In a recent New York Times column, veteran political reporter Thomas B. Edsall argued that a successful Democratic Party would have to pay attention to moderate voters’ concerns about the rising percentage of births occurring among unmarried women-recently reported to be at an all-time high of 37 percent. Presumably, what Edsall had in mind was the widespread sense of crisis triggered in the mid-1990s when the percentage of such births reached 33 percent. At that time, politicians as different as Bill Clinton and Dan Quayle saw this as a national problem.
But so far there is little evidence to suggest a similar alarm over the further increase in unmarried motherhood. When the National Center for Health Statistics issued the 37-percent figure late last year, it was duly reported in the press. Otherwise, the news passed virtually without comment. Neither the punditocracy nor the political class had anything to say about this new high-water mark.
One reason is surely that the problems of the mid-1990s seem small compared to the problems that the nation faces in 2007. For now at least, the public is understandably more focused on the rising death toll in Iraq than on the rising number of births to single women at home. However, there is another reason why people are now less concerned about the still-rising number of births to singles: in the years since the mid-1990s, we’ve perfected the status of unwed motherhood.
More than a decade ago, public concern focused chiefly on two groups of unwed mothers. One group was teenage girls. Most Americans believed that the typical sixteen-year-old was too young and too unprepared for the responsibilities of lone motherhood. Such girls were “babies having babies.” What they were doing wasn’t good for them or their children. A second group was mothers on welfare. In the eyes of those on the right, these unmarried women were deadbeats who were ripping off the American taxpayer. At the same time, liberals were finding it harder to defend mothers on welfare because such mothers were failing to do what the Left itself increasingly expected all mothers of young children to do-namely, enter the paid work force. Focus groups at the time demonstrated that the voters who were most resentful of welfare mothers were themselves single mothers who were eking out a living and had never been on welfare or had turned to it only briefly to get through a difficult spell.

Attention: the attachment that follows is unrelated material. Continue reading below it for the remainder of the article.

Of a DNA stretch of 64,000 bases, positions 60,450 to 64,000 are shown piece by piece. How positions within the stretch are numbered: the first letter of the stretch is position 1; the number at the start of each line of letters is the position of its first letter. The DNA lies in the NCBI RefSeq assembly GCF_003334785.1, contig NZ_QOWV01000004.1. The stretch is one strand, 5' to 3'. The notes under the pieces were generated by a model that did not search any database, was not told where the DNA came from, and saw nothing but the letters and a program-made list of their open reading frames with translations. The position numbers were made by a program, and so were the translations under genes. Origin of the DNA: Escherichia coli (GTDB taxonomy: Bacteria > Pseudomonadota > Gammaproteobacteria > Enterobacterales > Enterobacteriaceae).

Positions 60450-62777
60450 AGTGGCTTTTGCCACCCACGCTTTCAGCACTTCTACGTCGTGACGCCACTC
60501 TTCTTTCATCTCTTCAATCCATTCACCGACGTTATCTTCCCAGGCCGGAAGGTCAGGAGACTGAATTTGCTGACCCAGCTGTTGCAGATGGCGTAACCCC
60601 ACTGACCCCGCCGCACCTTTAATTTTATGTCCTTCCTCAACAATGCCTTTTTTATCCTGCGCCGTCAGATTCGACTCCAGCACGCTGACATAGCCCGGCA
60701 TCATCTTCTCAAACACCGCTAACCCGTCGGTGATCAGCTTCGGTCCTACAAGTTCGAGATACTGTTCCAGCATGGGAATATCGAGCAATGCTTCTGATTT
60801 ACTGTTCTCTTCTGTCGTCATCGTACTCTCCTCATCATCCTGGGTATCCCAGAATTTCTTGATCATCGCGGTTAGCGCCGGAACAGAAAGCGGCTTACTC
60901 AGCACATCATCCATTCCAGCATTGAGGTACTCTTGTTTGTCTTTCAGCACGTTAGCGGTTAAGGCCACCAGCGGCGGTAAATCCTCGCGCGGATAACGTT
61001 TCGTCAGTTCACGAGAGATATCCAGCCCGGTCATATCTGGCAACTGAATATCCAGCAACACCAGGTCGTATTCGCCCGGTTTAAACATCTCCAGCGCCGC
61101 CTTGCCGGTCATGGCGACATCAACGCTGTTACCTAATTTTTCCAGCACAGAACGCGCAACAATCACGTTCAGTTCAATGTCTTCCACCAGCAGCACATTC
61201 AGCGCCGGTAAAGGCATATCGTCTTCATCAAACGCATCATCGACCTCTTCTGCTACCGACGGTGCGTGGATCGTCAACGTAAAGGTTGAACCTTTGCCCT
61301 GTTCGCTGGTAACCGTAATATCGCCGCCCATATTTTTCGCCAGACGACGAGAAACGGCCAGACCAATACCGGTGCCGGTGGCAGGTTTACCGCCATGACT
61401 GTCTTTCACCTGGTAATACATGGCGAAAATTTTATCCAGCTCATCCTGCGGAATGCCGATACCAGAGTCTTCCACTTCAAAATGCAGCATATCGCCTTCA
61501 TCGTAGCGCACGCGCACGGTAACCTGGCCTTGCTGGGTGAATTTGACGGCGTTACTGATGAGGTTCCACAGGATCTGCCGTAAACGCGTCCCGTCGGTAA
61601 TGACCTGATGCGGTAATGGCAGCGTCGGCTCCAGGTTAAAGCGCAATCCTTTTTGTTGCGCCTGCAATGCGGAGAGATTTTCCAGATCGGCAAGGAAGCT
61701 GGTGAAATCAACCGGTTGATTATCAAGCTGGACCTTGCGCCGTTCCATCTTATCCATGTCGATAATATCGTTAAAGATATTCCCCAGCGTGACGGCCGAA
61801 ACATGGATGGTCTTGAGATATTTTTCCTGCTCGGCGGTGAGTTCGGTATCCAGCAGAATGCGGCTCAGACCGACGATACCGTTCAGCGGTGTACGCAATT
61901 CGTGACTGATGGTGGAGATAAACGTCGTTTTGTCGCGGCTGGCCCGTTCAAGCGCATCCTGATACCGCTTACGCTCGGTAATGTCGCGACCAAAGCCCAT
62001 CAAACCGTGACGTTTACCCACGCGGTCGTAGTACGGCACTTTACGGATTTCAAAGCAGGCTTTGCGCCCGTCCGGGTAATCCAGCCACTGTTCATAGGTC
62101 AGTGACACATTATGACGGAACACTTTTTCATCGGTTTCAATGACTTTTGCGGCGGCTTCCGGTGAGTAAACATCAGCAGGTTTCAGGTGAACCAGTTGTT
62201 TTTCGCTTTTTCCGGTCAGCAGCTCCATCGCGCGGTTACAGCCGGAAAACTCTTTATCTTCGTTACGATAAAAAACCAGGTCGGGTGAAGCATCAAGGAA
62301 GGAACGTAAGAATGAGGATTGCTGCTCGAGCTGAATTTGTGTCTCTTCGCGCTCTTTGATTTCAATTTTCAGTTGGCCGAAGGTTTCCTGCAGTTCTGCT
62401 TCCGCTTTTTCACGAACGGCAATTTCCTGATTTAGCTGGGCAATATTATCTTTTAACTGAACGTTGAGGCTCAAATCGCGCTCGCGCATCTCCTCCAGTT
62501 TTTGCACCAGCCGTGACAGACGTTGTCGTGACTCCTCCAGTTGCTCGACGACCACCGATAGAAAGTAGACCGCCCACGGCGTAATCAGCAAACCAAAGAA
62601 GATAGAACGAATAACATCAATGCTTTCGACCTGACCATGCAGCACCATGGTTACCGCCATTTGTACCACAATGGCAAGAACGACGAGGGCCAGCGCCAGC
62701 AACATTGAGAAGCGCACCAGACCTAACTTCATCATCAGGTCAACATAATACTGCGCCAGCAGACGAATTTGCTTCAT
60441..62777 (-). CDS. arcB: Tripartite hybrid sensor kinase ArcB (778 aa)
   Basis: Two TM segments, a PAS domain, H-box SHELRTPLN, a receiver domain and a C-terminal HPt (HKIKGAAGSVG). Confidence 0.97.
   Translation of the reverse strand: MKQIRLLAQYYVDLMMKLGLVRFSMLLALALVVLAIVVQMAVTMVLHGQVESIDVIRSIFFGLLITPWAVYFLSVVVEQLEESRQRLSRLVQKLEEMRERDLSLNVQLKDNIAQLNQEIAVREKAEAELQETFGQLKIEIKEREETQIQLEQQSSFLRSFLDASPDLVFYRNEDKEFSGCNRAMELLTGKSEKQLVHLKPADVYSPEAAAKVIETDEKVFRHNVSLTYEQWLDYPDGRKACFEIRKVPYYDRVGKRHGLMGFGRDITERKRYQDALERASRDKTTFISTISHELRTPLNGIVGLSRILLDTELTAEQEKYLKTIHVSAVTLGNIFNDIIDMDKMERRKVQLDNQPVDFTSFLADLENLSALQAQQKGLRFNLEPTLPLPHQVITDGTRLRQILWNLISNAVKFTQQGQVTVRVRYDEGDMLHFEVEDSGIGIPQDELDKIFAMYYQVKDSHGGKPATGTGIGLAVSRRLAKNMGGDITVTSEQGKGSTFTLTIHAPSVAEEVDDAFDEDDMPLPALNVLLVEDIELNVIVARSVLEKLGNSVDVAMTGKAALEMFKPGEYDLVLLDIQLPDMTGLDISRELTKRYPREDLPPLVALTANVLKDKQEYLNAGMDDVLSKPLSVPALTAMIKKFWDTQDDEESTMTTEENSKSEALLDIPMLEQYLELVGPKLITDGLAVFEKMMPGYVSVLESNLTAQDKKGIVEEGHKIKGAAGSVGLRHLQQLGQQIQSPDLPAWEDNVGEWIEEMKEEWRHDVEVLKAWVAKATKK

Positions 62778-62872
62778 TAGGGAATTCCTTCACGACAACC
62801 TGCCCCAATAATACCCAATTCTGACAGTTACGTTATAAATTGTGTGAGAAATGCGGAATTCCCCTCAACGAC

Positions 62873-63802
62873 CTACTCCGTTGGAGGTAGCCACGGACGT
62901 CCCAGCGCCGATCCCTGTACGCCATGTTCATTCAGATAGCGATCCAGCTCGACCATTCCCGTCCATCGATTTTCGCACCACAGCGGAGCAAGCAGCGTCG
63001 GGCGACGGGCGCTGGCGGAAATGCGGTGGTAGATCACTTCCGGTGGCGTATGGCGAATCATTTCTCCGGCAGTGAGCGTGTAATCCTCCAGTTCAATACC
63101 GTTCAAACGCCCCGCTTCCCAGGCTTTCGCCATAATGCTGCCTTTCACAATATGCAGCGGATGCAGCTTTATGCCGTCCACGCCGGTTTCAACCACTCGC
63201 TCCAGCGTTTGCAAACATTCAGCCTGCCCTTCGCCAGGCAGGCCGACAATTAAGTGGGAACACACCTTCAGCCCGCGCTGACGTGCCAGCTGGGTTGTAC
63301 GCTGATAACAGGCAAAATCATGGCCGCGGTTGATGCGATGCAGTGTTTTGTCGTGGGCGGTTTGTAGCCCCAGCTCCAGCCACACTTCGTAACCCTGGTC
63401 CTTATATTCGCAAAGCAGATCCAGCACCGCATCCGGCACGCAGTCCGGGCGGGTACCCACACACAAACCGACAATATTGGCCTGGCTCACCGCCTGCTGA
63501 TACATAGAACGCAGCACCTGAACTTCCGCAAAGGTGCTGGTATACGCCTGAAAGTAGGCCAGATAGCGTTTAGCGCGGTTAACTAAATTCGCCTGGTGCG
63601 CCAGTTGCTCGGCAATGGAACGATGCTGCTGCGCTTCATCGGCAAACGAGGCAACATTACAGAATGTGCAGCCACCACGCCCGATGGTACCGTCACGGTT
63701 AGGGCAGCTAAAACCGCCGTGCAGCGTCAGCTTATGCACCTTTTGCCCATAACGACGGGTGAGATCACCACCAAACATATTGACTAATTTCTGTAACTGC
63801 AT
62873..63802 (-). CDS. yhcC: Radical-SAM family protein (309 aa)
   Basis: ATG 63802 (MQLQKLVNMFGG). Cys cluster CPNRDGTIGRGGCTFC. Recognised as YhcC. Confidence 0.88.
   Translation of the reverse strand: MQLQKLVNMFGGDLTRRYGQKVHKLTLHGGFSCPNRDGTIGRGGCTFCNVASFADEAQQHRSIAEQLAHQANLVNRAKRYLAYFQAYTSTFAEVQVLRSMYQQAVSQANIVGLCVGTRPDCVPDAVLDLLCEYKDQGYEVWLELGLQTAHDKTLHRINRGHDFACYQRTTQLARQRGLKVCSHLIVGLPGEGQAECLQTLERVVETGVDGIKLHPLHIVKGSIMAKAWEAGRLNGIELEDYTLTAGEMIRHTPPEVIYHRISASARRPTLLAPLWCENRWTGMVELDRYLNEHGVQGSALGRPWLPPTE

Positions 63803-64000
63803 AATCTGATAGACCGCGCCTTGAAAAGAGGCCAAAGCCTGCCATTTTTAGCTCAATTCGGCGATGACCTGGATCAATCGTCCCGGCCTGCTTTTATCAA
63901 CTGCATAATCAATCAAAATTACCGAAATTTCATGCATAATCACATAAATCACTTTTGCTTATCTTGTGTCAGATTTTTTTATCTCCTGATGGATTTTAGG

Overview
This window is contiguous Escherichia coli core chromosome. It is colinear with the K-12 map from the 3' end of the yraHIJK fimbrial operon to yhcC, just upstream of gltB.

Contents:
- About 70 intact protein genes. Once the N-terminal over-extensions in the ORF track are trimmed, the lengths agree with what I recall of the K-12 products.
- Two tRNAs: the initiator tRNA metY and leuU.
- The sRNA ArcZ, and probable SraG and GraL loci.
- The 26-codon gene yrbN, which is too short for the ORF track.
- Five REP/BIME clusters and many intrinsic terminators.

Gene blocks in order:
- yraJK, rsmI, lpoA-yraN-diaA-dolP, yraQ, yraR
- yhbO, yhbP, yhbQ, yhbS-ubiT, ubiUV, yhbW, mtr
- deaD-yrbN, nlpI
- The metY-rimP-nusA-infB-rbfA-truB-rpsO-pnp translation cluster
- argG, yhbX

During the Clinton years, efforts were launched to deal with each of these groups, and they’ve proven highly successful. A mix of public and private initiatives aimed at reducing teen pregnancy has contributed to a sustained decline in births to single teens. The unmarried teen birth rate has fallen to its lowest level since the late 1980s. Similarly, welfare reform reduced long-term welfare dependency by moving mothers into paid work.
Consequently, even as the percentage of births to single women has continued to climb, public anxiety about it has declined. Though the percentage is at an all-time high, the women who are now contributing to these increases are less likely to belong to the two earlier “problem” groups. For one thing, they are older. As the birth rate for unwed teens has fallen, the rate for unmarried women in their twenties and early thirties has risen. For another, many of these post-teenage mothers are likely to be working, or to be moving off welfare and into jobs. Thus, today’s unwed mothers have satisfied the two social requirements of “readiness” for motherhood: they’re past the teen years and they are economically self-supporting. Like the other “working single moms,” they are free to make their own decisions about their intimate and reproductive lives without public censure or criticism-least of all by politicians who seek their vote.
At the same time, this apparent social acceptance of unwed motherhood does far less than one would hope to improve the economic lives of these mothers and children. The typical unwed mother in the class of 2005 isn’t destitute, but she isn’t Angelina Jolie either. Two of the most effective sources of self-sufficiency-professional jobs and marriage-are often beyond her reach. At best, she has no more than a year or two of post-secondary education. She earns somewhere around $12 per hour, putting her in the bottom third of the income distribution. What’s more, she is likely to remain unmarried-by choice or by necessity. A woman who has a child outside of marriage is far less likely to marry than a similarly situated woman who has not had a child. And, in contrast to the pattern in Western Europe where many unwed mothers are in long-lasting cohabiting unions, the percentage of American mothers in such unions is smaller and the duration of those unions is shorter.
On its face, public tolerance for unwed childbearing may seem compassionate and nonjudgmental. But on closer inspection, it constitutes a new and harsh libertarian bargain. In deference to the social libertarians, the public promises not to stick its nose in mothers’ private lives. In deference to economic libertarians, mothers promise not to stick their hand in the public wallet. According to this bargain, as long as lone mothers can support themselves and their children, they are free from social disapproval. But in a society where economic polarization is deepening and where more children of unwed mothers are entering life at the bottom of the ladder, these mothers are not free from economic hardship. The problem is that fewer Americans may now notice or care.